German court rules local ban on public worship due to Covid ‘illegal’

Churches in the German city of Lage were unlawfully forced to close during the coronavirus pandemic, a court has ruled.

In March 2021, the local government of the city in North Rhine-Westphalia banned all congregations from meeting for public worship following a coronavirus outbreak in one church.

At the time, a legal challenge from the Bible Congregation Lage was rejected. But the administrative court in Minden has now upheld its case, ruling that the blanket ban was “disproportional” and violated freedom of religion.

‘Important victory’

The court criticised the ban for not providing exceptions in the case of churches which introduced suitable measures for tackling the spread of coronavirus.

Peter Dridiger, Pastor of Bible Congregation Lage, called the ruling an “important victory”, which will aid churches in the future.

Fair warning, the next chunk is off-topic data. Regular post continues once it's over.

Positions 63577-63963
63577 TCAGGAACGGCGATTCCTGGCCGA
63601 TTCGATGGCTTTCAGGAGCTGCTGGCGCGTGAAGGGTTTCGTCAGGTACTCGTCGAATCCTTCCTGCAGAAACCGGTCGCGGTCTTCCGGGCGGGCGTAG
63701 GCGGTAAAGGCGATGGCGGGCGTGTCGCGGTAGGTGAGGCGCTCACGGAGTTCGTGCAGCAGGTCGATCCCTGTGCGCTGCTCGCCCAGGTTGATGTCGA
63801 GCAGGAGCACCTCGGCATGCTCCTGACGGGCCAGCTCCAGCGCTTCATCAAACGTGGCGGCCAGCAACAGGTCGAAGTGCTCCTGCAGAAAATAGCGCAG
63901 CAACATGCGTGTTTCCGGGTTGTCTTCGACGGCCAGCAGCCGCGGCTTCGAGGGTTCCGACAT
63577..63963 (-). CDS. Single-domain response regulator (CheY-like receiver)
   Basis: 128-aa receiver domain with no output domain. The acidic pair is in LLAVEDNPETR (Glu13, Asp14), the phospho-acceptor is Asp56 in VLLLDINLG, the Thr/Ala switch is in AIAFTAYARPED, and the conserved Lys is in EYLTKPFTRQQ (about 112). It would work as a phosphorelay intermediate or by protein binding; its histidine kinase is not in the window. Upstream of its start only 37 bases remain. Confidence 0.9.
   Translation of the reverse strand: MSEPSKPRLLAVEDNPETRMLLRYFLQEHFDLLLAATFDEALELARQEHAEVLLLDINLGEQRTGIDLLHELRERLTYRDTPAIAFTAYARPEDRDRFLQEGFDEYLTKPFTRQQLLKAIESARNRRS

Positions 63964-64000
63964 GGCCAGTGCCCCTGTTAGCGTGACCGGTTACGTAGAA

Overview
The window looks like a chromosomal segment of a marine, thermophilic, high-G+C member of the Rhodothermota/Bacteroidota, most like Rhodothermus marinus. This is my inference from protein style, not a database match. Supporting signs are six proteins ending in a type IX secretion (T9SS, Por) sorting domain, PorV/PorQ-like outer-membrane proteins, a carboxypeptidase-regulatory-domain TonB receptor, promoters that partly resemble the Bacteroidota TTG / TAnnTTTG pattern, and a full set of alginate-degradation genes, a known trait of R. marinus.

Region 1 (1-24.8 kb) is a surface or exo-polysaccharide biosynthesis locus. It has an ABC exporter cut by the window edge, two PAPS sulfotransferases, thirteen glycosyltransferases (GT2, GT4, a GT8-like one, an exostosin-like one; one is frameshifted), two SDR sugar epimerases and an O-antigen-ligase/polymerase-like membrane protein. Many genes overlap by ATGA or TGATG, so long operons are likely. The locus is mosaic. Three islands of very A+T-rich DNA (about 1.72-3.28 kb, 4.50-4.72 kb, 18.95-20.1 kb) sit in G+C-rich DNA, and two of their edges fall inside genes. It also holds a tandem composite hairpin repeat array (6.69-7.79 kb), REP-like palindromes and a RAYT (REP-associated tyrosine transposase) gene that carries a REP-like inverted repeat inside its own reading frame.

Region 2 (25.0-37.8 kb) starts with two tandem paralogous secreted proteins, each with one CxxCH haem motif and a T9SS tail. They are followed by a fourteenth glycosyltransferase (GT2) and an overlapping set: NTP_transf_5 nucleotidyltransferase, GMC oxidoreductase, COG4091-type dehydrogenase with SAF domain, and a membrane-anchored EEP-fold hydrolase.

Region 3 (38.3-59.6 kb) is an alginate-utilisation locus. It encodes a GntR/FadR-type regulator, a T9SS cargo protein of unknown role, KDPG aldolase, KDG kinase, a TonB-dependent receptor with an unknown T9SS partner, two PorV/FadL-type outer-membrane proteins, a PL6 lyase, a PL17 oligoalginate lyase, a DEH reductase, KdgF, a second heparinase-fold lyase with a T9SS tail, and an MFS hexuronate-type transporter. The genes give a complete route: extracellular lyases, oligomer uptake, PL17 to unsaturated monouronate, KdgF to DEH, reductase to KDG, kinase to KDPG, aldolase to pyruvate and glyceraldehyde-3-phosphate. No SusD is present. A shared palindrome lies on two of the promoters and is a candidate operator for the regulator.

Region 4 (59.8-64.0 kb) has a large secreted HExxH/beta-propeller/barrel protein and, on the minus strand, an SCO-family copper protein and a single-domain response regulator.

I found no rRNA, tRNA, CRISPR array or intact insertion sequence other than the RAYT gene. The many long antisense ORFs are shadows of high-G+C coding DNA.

He reported that many congregations thought the ban was excessive at the time, but feared to resist it.


Last year, the Court of Session ruled that the Scottish Government’s ban on public worship during the pandemic was unlawful.

The regulations which required churches to close across mainland Scotland had been challenged by 27 church leaders, supported by the Christian Legal Centre, who said the restrictions were a breach of their freedom of religion.

Court of Session judge Lord Braid agreed, ruling that the regulations “constitute a disproportionate interference” into people’s freedom to manifest their religious beliefs, and that they “went further than they were lawfully able to do”.

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